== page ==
PJs should write
It's important for PJs to know how to write well. Not simply good enough for a story to see ink, but good enough to get and keep readers' attention. It's a skill like lighting or developing film. It can and should be learned by all PJs.
Sometimes a PJ is the only person who has access to the story subjects (in foreign countries). Occasionally, the PJ is the only person who's initially motivated to get a story to print (great shots – no reporter available). PJs at smaller newspapers tend to write more stories. PJs at larger papers are surrounded by great reporters who live for big stories. However, a rare major story can still land on the PJ like a boulder. If PJs don't know where to start, they're in trouble.
For freelancers, writing is a critical skill. Several magazines ONLY accept story packages (photos and text). If PJs can write, they earn more money and make wiser use of their time.
I suggest most PJs should take a Journalism (J-102) course at a community college or university. J-101 is typically "mass media" and is nice to know, but it doesn't get into the mechanics of writing as quickly as J-102. Otherwise, PJs should at least get an introduction to reporting book and read it while working toward a PJ job.
Then, read. Read newspapers to learn style and brevity. Critically analyze each story as one would a photo. Pick it apart to understand its lede (the beginning), structure, use of quotations, transitions and pace.
Next, ask questions. See the list below.
PJs can also do this with a magazine. I've found stories written in a newspaper format can easily adjust to a magazine, but the opposite does not hold true. In either case, keep it simple and sharp. PJs want the story to be understood by most people. Again, this isn't dummying down. It's good, tight writing.
When I was in college, I was the news editor and later the editor/semi-publisher of the independent campus newspaper. It taught me never to want to be an editor again.
At a college newspaper, most reporter applicants were journalism students and understood basic grammar, AP style, as well as reporting and editing techniques. However some had obviously never read a single newspaper. Nonetheless, it takes more college reporters to fill a newspaper than professional reporters because the writing and editing process takes much longer for new reporters.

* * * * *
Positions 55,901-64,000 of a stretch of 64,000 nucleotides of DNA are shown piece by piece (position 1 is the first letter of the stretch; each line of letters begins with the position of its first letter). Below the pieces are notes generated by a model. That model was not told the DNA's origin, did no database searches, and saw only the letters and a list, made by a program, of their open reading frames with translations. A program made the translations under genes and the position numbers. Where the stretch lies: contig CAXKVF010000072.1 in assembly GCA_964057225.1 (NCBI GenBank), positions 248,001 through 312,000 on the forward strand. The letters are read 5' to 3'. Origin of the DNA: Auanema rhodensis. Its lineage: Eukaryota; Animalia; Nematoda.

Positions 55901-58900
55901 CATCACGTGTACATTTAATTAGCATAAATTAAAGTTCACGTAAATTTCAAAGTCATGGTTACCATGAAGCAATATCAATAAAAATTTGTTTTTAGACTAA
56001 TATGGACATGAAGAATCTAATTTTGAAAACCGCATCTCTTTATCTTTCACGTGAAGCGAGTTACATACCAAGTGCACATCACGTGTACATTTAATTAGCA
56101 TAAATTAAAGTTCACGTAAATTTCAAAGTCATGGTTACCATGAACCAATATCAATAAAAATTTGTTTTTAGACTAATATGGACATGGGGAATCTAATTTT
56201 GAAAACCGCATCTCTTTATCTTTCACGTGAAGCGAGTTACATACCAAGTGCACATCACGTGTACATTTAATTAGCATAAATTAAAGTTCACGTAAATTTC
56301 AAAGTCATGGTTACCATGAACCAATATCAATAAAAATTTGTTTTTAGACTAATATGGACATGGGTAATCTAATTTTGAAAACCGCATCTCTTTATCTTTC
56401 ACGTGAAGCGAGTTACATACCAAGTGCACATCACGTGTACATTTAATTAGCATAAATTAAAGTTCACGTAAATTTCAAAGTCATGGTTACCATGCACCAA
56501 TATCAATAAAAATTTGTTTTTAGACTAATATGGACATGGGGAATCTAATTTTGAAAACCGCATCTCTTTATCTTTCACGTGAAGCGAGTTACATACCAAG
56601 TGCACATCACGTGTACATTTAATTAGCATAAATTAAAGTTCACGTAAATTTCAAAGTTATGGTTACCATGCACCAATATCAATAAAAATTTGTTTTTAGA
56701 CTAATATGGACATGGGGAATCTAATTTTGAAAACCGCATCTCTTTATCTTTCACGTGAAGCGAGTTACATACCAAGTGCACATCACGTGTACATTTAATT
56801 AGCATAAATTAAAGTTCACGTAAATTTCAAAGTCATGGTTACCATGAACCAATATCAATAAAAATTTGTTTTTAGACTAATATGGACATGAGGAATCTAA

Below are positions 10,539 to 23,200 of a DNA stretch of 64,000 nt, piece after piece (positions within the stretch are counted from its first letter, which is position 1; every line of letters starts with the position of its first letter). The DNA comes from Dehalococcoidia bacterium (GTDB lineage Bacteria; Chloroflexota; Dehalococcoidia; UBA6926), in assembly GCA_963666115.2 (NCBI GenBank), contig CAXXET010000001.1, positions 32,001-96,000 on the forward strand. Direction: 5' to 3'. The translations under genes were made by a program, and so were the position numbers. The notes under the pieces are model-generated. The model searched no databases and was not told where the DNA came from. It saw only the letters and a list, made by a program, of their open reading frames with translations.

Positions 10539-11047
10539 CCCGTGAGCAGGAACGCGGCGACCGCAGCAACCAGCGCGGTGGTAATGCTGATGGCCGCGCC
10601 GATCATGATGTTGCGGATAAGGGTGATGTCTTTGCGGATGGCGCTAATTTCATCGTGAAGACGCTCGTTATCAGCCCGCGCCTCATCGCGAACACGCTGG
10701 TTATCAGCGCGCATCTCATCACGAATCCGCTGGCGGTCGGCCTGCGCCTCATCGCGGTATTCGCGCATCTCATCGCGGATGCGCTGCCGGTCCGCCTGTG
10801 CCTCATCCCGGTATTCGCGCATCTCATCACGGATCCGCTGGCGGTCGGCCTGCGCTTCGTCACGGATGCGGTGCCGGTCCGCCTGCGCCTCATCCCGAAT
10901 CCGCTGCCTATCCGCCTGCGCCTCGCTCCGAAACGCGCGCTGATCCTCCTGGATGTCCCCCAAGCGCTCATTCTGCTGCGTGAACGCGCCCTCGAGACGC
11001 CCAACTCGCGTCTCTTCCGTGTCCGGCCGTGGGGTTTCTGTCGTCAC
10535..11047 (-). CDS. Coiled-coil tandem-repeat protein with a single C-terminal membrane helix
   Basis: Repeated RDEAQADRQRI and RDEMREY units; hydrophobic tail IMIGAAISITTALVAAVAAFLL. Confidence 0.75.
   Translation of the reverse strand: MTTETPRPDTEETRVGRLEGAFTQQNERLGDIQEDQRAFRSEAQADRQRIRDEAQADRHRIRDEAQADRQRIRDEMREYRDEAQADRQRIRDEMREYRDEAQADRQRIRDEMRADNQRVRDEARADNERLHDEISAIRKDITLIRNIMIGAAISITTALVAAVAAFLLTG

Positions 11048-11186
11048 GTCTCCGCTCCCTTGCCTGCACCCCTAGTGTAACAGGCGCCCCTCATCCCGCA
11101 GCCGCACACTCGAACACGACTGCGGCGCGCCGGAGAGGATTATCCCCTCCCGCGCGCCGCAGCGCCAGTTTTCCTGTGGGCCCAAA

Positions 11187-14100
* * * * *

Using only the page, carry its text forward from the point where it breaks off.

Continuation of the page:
Consequently, I needed a plan to save myself editing stress and get stories to the press quicker. So I came up with the following checklist. There should be some items added, and I've already deleted one item because the style books have changed. But for most PJs, this should be an adequate checklist before turning in a story.
* Have these answers been provided?
* Are there active verbs? (Is the subject doing the action?)
Active: He hit the ball.
Passive: The ball was hit by him.
* Does it make sense?
* Does it have a quotation? – It shouldn't.
* Does it ask a question? – It shouldn't.
* Are there five sources?
* Is at least one of the sources a student (or local resident)?
* Is there a conflict?
Woman vs. Woman
Woman vs. Environment
Woman vs. Herself
* Are the characters revealed?
* Are the quotations legitimate?
* Has the writer removed herself/himself from the story?
* Is all jargon defined?
* Is the story objective?
* Have both sides of the conflict had a voice?
* Is the story grammatically correct?
(Are there any fragments, comma splices, dangling participles?)
* Is each prepositional phrase necessary?
(Can it be re-written without the preposition? Can the whole phrase be dropped?)
* Is every word necessary?
(Check every "the," and remove every "that" which is not in a direct quotation or can't be defended.)
* Have all the questions been answered for the reader?
* Has the story been spell-checked?
* Is the story written in AP style?
* In news stories particularly, the writing should evoke exclamation points. Therefore, remove exclamation points.
* The word "said" may be used throughout the entire story. Don't worry about repetition because "said" will be ignored by the reader. For written documents, use "states." Characters in compositions (plays, books, poems, etc.) "say" because they will always say the same thing to each reader.
* Be specific and use common language.
* Be aware of the reader. If the average reader can't understand the story, the writer failed most readers.
* Quotations move the story, not stop it.
* Transitions move the reader through the story.
* Read the story aloud. Listen for odd phrases or rough areas. Then, fix them.
* If a sentence can't be read aloud on one breath, break it down.
* Finally, is this story better than your last one? Why/why not?
Enough for now,